Born in London in 1875, Edmund Clerihew Bentley was a well-known writer and wit who is now best remembered for creating a new verse form called the Clerihew. His father was not only a respected civil servant but also played for England against Scotland in one of the first international rugby matches. The young Bentley was born into a moderately well to do family and initially went to St Paul’s School before graduating and heading for Merton College in the heart of Oxford.
Bentley was interested in writing from an early age and when he left college started work as a journalist in London, finding employment with newspapers such as The Daily Telegraph and The Outlook. Whilst he was always more focused on prose works and his journalism, Bentley also began publishing his own poetry at the age of 30 in 1905.
The strangely named Biography for Beginners was a turning point in English poetry in that it helped to popularize a new verse form that was called the Clerihew. Though the collection itself received little in the way of reviews and is no longer prominent in the minds of most poetry lovers, it did create a fad for others to follow. Part of its popularity was helped by another, more famous writer, G. K. Chesterton who used the form and was a close friend of Bentleys.
The Clerihew is essentially a short, biographical verse that begins with the name of the subject who is being written about. It is usually humorous and consists of just four lines with the first two lines rhyming with each other and the second two in the form AABB. One of the best known of Bentley’s poems concerns Sir Christopher Wren and highlights the way a Clerihew should be written.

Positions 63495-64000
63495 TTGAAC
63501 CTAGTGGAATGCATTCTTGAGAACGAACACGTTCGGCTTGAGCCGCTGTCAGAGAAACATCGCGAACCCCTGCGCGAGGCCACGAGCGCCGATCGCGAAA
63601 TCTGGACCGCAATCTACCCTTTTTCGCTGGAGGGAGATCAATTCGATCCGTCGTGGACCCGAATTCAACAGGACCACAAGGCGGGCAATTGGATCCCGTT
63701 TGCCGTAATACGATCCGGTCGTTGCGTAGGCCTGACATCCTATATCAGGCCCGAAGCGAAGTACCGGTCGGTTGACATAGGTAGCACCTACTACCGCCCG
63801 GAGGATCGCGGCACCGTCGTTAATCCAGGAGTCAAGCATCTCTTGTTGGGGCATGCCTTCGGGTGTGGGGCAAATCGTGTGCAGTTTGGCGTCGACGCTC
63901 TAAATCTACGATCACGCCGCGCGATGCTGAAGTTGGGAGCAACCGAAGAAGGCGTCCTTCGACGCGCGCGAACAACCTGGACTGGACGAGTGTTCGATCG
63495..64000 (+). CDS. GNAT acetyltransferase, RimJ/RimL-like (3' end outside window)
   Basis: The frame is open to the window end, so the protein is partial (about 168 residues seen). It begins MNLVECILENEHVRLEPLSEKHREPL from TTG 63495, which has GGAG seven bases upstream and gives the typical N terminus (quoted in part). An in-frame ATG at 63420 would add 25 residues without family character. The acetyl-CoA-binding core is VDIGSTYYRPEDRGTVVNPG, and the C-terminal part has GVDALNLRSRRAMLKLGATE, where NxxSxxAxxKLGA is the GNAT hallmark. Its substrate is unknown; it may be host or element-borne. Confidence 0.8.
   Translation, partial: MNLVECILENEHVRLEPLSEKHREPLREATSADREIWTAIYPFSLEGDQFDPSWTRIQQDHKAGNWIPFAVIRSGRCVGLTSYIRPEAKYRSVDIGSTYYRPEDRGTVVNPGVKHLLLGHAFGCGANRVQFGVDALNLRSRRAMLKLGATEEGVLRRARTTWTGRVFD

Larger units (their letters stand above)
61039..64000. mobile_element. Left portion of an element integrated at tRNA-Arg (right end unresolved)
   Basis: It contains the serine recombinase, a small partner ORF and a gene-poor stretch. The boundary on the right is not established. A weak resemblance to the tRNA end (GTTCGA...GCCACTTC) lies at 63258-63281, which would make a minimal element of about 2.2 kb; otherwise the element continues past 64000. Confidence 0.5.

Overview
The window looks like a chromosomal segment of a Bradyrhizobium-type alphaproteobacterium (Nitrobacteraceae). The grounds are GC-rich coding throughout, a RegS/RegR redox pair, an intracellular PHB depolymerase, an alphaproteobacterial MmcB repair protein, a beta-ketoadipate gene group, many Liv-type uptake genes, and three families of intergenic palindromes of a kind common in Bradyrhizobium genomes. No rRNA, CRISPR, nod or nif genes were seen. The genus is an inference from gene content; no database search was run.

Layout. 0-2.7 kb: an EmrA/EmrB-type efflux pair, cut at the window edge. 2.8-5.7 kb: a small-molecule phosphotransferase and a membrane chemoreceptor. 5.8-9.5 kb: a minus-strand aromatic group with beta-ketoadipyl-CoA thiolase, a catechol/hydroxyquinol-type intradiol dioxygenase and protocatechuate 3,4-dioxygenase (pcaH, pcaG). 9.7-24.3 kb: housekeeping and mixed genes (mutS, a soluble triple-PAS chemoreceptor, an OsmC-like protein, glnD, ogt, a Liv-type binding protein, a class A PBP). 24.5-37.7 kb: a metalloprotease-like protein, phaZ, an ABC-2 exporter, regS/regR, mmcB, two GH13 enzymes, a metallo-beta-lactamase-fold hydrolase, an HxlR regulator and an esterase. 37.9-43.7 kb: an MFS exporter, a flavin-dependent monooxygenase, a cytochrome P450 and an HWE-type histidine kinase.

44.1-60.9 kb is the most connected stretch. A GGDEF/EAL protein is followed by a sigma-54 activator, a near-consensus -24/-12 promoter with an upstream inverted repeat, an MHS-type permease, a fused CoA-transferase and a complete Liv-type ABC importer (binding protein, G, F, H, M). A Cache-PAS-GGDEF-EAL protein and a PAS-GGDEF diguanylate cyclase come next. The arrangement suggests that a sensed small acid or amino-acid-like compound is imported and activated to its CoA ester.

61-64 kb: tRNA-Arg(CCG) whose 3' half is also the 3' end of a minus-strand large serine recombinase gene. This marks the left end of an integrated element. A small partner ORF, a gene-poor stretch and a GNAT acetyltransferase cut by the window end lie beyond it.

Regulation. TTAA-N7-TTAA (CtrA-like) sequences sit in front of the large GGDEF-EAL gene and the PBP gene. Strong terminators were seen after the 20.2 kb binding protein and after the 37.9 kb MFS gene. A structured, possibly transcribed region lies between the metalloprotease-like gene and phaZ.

The other interesting thing about the Clerihew is that the lines are irregular in length and the creativity of a verse was often judged by how difficult it was to rhyme the surname of the subject. Although humorous in nature, the object of a Clerihew is not to be abusive or even satirical and is often viewed as a parody of a eulogy.
Bentley created the verse form when he was only 16 years old whilst he was studying at St Paul’s and he and his school friends, including Chesterton, would often compete with each other to find the most apt verse about a well-known person of the day or from history. He produced a couple of other collections of these verses later in life, called More Biography and Baseless Biography, but he was more popular for his detective stories.
The first of these was published in 1913 and was called Trent’s Last Case which was well received and praised by the likes of Dorothy L Sayers in later years. The book was made into a film several times and prompted Bentley some years later to write a sequel called Trent’s Own Case. Indeed, Bentley was extremely fond of detective stories and was even president of the London Detective’s Club.
Bentley died at the age of 80 in 1956 but his Clerihew remains a popular verse form for children and aspiring poets alike.